In addition, the increasing rise in the number of companies in the sector has enabled an increase in the volume of wood exploited: in 2009, the country exploited 1,180,000 m3 of logs; in 2012, the volume reached 1,600,000 m3. Europe is the main beneficiary of Gabonese timber products. 42% are sold to countries in the EU, 36% are exported to Asia and 22% to Africa/America. Lastly, a figure that shows how effective Ali Bongo Ondimba's decision was is that of the timber sector's share of gross domestic product (GDP) which rose from 4.5% to 8% in 2011.
Positive results since the end of log exports: 
  • 3.5… the rise in the timber sector's share in GDP between 2009 and 2011
  • 31… the number of plants built and in operation since 2009
  • 71… the percentage increase in exports originating from the transformation of wood
  • 3,000… the number of jobs created in the timber sector in 3 years
  • 420,000… the increase, in m3, in the volume of wood exploited in the country in 3 years
Analysis… Understanding the stages in the transformation of wood 
From now on, companies in the timber sector carry out at least one transformation on domestic soil. There are three major stages of transformation: the first concerns the sawing of wood; the second increases the added value of the wood (panels, mouldings, planed and profiled products and wooden flooring). The third stage goes even further (finished products and composites of carpentry and cabinet-making). Today, a Gabonese company can therefore take charge of each stage. For a better understanding, here are the details of the first stage of transformation:
1. The tree trunks, trimmed to form blocks, are placed on the saw bench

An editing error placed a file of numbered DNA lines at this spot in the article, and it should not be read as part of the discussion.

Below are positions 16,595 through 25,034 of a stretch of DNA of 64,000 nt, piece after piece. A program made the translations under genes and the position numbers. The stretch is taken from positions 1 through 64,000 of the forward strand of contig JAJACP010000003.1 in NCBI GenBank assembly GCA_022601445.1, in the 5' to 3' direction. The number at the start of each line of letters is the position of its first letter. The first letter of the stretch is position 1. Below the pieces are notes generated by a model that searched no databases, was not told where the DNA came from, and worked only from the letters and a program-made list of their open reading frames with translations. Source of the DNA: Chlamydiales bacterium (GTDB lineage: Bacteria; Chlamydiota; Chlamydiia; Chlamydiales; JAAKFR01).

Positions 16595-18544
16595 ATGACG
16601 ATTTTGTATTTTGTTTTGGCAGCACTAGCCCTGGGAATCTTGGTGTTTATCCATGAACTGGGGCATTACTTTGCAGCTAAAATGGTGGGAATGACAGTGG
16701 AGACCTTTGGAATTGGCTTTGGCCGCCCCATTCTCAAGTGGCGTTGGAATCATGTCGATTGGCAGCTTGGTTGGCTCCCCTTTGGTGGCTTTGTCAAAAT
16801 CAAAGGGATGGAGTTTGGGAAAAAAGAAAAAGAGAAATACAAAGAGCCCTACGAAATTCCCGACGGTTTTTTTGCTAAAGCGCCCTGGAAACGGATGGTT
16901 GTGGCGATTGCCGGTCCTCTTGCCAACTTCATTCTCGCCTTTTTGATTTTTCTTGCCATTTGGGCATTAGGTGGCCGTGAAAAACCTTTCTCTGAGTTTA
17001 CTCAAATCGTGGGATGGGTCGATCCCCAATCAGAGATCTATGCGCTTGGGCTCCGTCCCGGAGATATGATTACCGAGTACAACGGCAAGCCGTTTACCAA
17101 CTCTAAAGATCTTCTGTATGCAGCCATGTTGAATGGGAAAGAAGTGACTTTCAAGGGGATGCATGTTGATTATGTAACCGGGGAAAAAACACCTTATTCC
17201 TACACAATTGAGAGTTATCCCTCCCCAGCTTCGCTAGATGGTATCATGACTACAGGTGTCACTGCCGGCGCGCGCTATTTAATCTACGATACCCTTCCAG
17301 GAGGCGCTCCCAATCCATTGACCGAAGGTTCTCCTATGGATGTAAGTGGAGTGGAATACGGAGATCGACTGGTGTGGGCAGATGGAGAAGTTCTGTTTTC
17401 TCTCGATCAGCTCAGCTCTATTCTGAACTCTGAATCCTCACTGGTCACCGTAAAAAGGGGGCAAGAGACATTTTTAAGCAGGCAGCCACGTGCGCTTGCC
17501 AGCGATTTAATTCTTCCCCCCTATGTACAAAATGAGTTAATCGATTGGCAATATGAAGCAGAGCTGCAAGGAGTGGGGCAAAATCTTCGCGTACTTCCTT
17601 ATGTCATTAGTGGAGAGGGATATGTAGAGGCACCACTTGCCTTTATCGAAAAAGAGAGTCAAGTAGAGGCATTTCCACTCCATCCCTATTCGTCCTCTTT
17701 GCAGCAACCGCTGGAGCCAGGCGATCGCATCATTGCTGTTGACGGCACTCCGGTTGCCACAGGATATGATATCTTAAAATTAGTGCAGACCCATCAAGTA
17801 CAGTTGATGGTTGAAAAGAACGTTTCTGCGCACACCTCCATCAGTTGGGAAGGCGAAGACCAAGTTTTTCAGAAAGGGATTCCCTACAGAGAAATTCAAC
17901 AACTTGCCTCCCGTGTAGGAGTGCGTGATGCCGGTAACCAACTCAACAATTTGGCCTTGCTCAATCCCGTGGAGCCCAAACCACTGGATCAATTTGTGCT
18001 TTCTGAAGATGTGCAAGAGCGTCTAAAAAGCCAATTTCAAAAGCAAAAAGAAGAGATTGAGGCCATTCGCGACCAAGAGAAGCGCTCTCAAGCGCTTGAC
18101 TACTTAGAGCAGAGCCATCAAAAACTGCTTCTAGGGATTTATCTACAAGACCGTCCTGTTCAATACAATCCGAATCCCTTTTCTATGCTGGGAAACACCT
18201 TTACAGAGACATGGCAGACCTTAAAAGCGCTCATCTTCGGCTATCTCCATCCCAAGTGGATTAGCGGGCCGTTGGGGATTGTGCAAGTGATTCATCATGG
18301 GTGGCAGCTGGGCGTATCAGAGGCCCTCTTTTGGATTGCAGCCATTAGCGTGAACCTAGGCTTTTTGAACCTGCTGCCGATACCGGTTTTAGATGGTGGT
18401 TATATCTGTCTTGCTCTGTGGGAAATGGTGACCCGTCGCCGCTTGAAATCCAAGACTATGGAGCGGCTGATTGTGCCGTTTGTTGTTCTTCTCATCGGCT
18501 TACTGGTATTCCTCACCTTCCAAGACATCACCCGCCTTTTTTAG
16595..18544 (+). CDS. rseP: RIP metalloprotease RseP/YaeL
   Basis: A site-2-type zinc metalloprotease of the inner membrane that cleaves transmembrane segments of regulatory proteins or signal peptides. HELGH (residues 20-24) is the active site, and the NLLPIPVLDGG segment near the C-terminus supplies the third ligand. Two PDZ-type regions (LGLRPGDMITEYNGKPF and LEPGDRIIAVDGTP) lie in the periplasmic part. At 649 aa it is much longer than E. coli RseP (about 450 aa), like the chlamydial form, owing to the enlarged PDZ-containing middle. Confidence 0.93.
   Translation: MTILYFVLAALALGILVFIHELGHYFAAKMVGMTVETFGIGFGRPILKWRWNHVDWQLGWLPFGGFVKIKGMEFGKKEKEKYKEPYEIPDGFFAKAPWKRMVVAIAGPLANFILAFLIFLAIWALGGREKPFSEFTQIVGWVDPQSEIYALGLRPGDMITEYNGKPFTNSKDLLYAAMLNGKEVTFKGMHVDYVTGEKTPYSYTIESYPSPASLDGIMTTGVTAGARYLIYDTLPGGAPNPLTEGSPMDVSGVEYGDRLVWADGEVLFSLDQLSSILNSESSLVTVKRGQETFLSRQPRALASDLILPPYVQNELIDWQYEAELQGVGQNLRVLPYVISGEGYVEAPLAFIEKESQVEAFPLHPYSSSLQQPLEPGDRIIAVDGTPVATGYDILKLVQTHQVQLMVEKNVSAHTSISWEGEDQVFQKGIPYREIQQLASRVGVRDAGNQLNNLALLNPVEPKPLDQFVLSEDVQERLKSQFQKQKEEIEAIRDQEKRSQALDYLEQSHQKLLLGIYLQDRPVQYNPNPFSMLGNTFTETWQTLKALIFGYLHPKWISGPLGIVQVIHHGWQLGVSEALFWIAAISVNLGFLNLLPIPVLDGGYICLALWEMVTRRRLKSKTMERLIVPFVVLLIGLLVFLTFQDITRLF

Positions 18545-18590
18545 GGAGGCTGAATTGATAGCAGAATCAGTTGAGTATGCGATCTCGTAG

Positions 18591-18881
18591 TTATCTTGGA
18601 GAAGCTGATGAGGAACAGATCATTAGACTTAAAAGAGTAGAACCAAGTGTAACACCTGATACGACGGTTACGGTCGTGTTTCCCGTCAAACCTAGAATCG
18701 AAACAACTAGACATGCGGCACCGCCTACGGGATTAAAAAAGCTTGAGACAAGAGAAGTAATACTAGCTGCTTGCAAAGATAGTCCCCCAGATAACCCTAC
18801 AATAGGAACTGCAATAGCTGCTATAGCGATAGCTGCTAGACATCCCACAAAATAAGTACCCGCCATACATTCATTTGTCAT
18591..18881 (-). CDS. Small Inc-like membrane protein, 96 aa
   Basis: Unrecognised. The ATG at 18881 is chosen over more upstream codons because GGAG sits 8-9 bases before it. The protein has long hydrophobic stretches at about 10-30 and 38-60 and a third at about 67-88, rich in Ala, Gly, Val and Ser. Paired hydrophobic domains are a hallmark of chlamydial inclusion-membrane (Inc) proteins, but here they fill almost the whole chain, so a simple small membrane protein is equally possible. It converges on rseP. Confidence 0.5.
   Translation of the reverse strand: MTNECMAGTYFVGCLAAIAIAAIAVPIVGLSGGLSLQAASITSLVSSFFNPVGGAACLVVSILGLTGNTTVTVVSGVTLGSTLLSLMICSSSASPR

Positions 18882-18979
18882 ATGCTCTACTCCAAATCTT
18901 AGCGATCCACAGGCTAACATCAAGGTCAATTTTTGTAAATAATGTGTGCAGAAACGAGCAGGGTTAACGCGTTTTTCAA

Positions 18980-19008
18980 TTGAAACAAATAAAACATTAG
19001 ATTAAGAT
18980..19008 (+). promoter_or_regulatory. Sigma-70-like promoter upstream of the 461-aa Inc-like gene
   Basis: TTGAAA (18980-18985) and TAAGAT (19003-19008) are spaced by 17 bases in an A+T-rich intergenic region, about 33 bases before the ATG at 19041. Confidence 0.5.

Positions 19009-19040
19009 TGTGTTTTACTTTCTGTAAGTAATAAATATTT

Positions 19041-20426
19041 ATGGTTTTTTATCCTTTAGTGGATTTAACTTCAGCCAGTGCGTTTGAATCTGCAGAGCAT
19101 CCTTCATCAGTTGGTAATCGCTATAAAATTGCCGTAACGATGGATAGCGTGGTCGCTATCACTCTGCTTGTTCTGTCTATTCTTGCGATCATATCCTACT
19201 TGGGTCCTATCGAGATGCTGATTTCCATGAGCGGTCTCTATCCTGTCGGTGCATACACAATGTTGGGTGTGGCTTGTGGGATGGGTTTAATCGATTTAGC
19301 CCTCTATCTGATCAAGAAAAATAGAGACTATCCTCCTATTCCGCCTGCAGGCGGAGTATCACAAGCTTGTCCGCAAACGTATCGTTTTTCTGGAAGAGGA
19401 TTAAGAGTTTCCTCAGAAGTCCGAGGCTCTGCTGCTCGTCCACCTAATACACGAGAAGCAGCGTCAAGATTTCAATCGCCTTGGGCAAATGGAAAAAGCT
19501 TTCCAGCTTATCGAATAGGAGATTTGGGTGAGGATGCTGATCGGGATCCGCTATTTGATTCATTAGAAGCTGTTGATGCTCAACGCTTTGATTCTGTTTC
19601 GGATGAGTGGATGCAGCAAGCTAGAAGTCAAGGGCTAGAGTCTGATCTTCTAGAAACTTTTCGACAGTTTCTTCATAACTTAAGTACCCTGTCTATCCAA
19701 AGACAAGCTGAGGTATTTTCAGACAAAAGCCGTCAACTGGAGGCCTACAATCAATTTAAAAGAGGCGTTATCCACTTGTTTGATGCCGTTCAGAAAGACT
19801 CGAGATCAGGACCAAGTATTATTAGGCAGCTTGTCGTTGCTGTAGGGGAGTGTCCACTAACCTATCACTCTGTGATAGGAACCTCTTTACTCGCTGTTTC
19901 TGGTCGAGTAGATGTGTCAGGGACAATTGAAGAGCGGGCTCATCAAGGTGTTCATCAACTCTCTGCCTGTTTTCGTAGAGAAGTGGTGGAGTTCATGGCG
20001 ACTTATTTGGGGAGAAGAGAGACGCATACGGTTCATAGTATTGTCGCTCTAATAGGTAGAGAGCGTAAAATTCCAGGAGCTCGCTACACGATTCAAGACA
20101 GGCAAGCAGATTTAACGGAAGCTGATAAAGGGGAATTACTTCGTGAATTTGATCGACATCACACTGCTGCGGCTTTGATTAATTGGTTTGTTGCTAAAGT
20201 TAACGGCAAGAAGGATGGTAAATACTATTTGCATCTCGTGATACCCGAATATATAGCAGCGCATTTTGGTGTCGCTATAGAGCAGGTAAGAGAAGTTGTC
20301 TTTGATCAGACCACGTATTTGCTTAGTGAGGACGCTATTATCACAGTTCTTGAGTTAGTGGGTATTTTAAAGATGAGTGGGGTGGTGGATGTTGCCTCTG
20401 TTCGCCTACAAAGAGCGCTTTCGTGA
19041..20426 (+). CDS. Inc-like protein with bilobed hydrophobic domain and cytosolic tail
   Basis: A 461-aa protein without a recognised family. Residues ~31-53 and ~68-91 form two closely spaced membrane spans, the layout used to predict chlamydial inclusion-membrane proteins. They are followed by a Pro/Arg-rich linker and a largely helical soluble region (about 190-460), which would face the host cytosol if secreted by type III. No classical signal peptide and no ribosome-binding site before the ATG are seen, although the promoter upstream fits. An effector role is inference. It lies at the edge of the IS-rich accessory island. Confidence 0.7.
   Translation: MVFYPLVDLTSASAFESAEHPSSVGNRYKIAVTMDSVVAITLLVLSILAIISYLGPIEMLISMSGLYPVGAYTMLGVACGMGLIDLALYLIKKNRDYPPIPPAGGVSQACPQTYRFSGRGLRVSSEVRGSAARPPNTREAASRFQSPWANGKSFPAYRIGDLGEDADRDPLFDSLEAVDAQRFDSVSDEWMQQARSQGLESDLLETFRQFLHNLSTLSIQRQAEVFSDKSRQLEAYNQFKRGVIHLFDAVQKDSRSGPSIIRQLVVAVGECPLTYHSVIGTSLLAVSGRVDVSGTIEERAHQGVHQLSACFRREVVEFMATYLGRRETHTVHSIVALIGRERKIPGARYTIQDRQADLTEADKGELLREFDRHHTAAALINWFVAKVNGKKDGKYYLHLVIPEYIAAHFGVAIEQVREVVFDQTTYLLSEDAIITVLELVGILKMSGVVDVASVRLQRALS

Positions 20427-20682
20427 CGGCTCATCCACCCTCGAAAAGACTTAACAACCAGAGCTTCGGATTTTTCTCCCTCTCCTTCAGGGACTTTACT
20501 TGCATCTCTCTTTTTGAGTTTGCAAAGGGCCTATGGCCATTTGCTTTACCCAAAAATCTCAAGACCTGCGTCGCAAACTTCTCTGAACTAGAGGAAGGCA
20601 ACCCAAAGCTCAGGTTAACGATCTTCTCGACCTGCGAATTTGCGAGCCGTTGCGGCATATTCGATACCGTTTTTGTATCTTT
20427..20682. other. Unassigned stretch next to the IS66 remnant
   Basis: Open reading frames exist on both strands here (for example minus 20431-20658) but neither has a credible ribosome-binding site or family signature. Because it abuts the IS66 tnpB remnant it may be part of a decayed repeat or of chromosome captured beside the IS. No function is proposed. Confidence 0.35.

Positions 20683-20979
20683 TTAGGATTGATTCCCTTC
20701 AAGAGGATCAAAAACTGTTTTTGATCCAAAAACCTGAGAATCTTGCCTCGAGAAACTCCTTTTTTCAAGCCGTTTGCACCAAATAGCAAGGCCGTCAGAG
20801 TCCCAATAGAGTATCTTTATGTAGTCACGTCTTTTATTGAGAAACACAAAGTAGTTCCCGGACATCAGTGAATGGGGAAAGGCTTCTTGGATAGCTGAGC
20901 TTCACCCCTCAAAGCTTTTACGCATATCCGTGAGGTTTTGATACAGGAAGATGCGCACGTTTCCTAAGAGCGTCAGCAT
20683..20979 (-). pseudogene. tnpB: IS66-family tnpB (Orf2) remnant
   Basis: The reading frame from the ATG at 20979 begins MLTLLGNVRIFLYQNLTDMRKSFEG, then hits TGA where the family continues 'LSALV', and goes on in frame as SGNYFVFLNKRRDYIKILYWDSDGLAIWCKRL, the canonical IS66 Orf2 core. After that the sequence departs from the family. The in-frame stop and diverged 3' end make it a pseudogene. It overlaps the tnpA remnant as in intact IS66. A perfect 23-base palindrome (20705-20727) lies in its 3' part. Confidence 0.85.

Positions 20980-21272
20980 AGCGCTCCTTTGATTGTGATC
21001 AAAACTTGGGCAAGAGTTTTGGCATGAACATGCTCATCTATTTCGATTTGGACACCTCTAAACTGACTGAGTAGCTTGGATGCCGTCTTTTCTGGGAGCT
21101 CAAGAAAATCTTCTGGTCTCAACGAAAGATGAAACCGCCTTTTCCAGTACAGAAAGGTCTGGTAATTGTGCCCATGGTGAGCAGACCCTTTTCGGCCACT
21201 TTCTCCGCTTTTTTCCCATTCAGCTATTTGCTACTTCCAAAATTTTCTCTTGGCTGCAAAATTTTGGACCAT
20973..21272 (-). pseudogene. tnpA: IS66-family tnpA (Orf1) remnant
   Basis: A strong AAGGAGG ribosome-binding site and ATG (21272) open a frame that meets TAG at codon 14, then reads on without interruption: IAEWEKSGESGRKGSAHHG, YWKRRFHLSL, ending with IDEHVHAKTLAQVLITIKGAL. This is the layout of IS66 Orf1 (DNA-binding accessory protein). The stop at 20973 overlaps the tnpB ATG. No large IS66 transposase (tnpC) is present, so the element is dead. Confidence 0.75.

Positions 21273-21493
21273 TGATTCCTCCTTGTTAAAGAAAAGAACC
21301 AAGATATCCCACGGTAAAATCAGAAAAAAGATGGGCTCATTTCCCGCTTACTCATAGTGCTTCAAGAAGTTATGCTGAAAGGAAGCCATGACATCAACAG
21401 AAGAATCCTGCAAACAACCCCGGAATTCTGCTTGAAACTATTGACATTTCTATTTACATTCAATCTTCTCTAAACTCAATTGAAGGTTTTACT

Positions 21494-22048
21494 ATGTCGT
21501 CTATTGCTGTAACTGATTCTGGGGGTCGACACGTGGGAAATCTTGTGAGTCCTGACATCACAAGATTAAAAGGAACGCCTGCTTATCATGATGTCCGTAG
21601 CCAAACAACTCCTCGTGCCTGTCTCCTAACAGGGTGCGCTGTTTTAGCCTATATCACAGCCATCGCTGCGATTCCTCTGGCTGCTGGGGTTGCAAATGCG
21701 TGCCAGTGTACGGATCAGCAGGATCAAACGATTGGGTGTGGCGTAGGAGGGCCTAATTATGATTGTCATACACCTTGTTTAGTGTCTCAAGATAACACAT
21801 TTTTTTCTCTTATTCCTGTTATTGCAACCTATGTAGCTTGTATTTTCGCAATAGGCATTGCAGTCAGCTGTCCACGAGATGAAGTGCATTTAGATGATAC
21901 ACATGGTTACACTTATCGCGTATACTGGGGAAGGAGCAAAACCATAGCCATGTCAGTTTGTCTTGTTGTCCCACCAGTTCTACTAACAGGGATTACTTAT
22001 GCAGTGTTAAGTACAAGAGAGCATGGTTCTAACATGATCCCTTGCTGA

2. Hard woods are kiln dried for four days
3. During this time, the waste wood is recycled as wood for heating to feed the plant boiler
4. Then, the blocks of wood are planed to prepare them for cutting
5. The wood is cut after verification of its quality by means of a monitoring sheet
6. Veneer is manufactured at a maximum speed of 110 cuts per minute
7. Then the veneer is placed in the dryer to remove as much humidity as possible
8. The veneer is checked to remove all defects
9. The defects are cut out to produce veneer of impeccable quality
10. The veneers are stacked into piles
11. The operator calculates the surface area of veneer produced for each pile
12. Lastly, the piles of veneer are identified (traceability) prior to storage
The guarantees of proper exploitation of Gabonese timber
To avoid excessive or illegal forest clearance and make sure all the stages in the transformation of the wood are respected, there are several guarantees that ensure dependable exploitation. Traceability is essential: the aim is to follow the movements of the forestry product from the forest to the place of export.
  • The FSC label: this universally recognised international standard ensures that the wood was sourced from a sustainably managed environment
  • The grid of legality created by the timber sector executive agency: makes it possible to understand how the company works, how the forest is exploited and check whether the product manufacture was compliant with the regulations in force
  • The Forestry Code: this statute comprises all of the legal provisions applicable to the Water and Forestry sector. It stipulates the conditions of sustainable management in order to increase its contribution to the country's economic, social, cultural and scientific development
Thanks to these guarantees, Gabon fully meets the criteria set by the European Union starting from March 2013. These criteria require that all imported wood should carry a legality and traceability grid.
Key dates in forestry in Gabon: 
  • December 2001: The Forestry Code enacted to supervise forest management 
  • August 2002: The President creates 13 national parks in one fell swoop